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Retailers urged to target Chinese elders

Market research firm Mintel says elderly Chinese consumers don’t feel adequately targeted by local retailers and marketers.

Elderly Chinese consumers (respondents aged 50 and up) are feeling underappreciated by retailers and marketers. With Asian retailers in-particular expecting a bump in sales due to the fast-approaching Chinese New Year, this key demographic’s potential remains latent, even as a fifth of elderly consumers claim to specifically buy food and drink for special occasions, and half (49 per cent) of elderly consumers claim to be spending more time with family and friends. Brands, it seems, are not taking this into account.

With life expectations reaching new highs in China, quality of life for the elderly is rising as well. Post retirement, a massive 57 per cent of retired survey respondents say they exercise more, a third (31 per cent) say they cook more, 20 per cent go on holidays and travel more and – importantly at Chinese New Year – 16 per cent say they go shopping more.

Still, just eight per cent of elderly Chinese consumers feel that advertising is aimed at them and the same number feel that shops and companies don’t cater for retired people. With nearly half (46 per cent) claiming to be enjoying life more post retirement.

“Evidently, efforts by Chinese retailers to capture this important market segment are insufficient, as China’s elderly, clearly a group with money in their pockets, do not feel like there are enough goods or services that are targeted at them,” said research director for Asia Pacific Matthew Crabbe.

Crabbe said that with Chinese New Year around the corner, a high proportion of elderly consumers are expected to be buying food and drink for special occasions, showing that the social aspect of product buying is important to how elderly consumers spend their money.

“China’s elderly are trying, as much as they can, to enjoy their retirement and keep healthy, active and entertained, but products and services need to adapt to serve their needs, rather than miss out on the opportunities this growing consumer group represents,” said Crabbe.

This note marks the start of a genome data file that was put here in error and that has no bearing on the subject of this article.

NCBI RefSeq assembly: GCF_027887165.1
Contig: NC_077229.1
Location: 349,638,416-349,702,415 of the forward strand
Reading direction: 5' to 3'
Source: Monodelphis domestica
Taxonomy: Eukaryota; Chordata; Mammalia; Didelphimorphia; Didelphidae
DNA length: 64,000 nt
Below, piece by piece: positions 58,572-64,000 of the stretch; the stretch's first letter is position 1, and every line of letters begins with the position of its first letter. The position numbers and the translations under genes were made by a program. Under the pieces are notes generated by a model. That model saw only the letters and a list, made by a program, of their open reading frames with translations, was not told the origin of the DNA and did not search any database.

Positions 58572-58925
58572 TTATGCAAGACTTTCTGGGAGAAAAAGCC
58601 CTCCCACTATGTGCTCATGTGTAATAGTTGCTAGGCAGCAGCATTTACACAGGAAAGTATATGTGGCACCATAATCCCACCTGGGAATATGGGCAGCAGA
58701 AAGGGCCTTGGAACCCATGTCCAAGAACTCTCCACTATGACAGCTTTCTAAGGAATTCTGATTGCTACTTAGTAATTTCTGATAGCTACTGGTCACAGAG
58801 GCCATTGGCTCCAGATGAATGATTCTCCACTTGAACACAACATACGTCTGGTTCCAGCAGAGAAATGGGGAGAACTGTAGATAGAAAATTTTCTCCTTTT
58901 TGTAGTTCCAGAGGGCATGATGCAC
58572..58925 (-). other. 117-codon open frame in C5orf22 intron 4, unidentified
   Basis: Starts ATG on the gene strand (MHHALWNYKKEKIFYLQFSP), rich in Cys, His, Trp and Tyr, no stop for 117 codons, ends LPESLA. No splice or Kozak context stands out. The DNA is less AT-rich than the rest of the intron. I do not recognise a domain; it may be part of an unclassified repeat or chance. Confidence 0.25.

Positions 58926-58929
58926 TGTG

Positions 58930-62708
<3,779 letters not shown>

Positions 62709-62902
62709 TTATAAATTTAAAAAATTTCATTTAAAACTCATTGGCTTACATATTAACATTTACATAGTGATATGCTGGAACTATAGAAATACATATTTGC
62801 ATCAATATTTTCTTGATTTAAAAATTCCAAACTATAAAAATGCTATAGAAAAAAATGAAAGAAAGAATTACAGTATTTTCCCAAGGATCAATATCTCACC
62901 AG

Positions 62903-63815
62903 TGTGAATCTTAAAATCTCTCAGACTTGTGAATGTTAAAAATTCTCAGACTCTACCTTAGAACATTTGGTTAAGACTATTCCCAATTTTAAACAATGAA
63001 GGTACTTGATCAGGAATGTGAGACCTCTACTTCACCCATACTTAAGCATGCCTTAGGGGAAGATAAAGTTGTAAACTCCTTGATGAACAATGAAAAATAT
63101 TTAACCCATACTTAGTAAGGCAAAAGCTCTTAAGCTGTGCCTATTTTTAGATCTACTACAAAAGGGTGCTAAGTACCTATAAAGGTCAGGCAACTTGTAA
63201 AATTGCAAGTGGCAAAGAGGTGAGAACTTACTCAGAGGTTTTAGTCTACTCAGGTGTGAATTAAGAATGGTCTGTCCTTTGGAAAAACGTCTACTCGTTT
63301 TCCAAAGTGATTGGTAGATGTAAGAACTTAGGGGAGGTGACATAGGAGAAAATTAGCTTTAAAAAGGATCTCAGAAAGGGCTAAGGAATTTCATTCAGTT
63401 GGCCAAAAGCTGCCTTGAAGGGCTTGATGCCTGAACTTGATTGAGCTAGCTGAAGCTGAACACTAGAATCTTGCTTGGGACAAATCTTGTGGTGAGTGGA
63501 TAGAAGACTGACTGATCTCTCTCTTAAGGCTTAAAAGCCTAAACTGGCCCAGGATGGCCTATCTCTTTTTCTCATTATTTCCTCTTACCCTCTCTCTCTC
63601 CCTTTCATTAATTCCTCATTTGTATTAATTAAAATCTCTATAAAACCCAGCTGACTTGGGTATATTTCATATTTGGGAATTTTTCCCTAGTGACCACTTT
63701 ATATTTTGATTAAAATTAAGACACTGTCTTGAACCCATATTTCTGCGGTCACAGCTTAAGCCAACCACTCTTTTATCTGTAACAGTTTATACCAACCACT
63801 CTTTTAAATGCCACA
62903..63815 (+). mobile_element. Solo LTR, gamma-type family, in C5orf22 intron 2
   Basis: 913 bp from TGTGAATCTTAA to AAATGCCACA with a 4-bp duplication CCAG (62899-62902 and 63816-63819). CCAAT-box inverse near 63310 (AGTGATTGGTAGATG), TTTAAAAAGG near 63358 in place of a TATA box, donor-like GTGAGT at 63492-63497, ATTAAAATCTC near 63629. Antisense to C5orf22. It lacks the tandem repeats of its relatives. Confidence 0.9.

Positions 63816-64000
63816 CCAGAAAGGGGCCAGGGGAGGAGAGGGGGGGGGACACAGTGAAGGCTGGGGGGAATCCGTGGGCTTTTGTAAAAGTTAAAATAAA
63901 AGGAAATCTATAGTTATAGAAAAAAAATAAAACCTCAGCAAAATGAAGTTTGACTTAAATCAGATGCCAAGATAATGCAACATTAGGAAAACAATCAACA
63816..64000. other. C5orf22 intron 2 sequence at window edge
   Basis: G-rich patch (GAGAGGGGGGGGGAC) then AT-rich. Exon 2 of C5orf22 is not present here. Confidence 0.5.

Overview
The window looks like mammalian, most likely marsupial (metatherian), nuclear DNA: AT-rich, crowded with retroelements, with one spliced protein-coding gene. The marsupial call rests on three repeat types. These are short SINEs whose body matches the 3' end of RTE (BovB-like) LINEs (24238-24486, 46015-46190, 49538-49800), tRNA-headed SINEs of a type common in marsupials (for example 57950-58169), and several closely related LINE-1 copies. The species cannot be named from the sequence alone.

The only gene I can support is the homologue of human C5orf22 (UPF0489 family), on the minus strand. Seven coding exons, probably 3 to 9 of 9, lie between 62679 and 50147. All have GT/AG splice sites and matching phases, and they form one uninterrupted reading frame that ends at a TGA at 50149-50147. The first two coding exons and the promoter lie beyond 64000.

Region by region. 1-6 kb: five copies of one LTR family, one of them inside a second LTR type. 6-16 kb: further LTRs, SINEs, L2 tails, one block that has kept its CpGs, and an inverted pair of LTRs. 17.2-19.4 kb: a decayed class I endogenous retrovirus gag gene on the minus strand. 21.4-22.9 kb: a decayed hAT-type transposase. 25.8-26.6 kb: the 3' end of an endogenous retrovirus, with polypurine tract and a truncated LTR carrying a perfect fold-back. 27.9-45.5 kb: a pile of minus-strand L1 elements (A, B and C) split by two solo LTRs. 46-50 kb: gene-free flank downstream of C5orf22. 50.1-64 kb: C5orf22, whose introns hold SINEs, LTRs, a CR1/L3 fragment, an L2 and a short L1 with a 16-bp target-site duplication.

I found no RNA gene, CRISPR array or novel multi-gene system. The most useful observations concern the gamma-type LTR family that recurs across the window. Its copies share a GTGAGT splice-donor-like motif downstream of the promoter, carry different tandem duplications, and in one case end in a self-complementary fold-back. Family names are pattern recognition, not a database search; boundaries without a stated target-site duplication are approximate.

Entertainment, value-for-money and sensitivity to needs are therefore key ingredients of the future marketing of products and services to the elderly, he adds.

“Elderly Chinese do not want to be regarded as “past their prime”. Marketers need to focus on positive messages in their advertising, promoting old age as a time to celebrate, rather than one of mere survival,” he said.

Highlighting the potential for this demographic to spend, over a third (34 per cent) say that they have no worries about their financial future and four per cent say that they actually have more money than they had previously.

After covering necessities such as bills, retirees show a strong propensity towards spending on experiences rather than on possessions. Days out top the list of things extra money is spent on – with nearly half (44 per cent) claiming to do this.

Meanwhile, 35 per cent claim to spend extra money on dining out and 20 per cent on air travel. But security also remains a big issue, and retired Chinese will continue to invest in taking care of themselves (almost one in five (19 per cent) will spend on personal care products) or their finances (nearly a quarter (24 per cent) will put cash aside into “rainy day” savings funds).

The importance of the leisure and entertainment sector to this age group cannot be underestimated, as over half (53 per cent) of elderly Chinese consumers claim that their social life has improved since they retired, 27 per cent welcome the opportunity to try new things and just nine per cent claim to find it hard to find things to do to fill their time.

When it comes to which goods post-retirement consumers are purchasing, pharmaceuticals top the list, with 38 per cent claiming to be spending more on this sector and 49 per cent about the same.

Small electrical appliances follow, with 16 per cent claiming to be spending more on these. Household cleaning goods (15 per cent spending more), consumer electronics (13 per cent) and toiletries 10 per cent) make up the remaining top five categories.

Meanwhile, nine per cent of this demographic claim to be spending more on large electrical appliances and five per cent on cosmetics.


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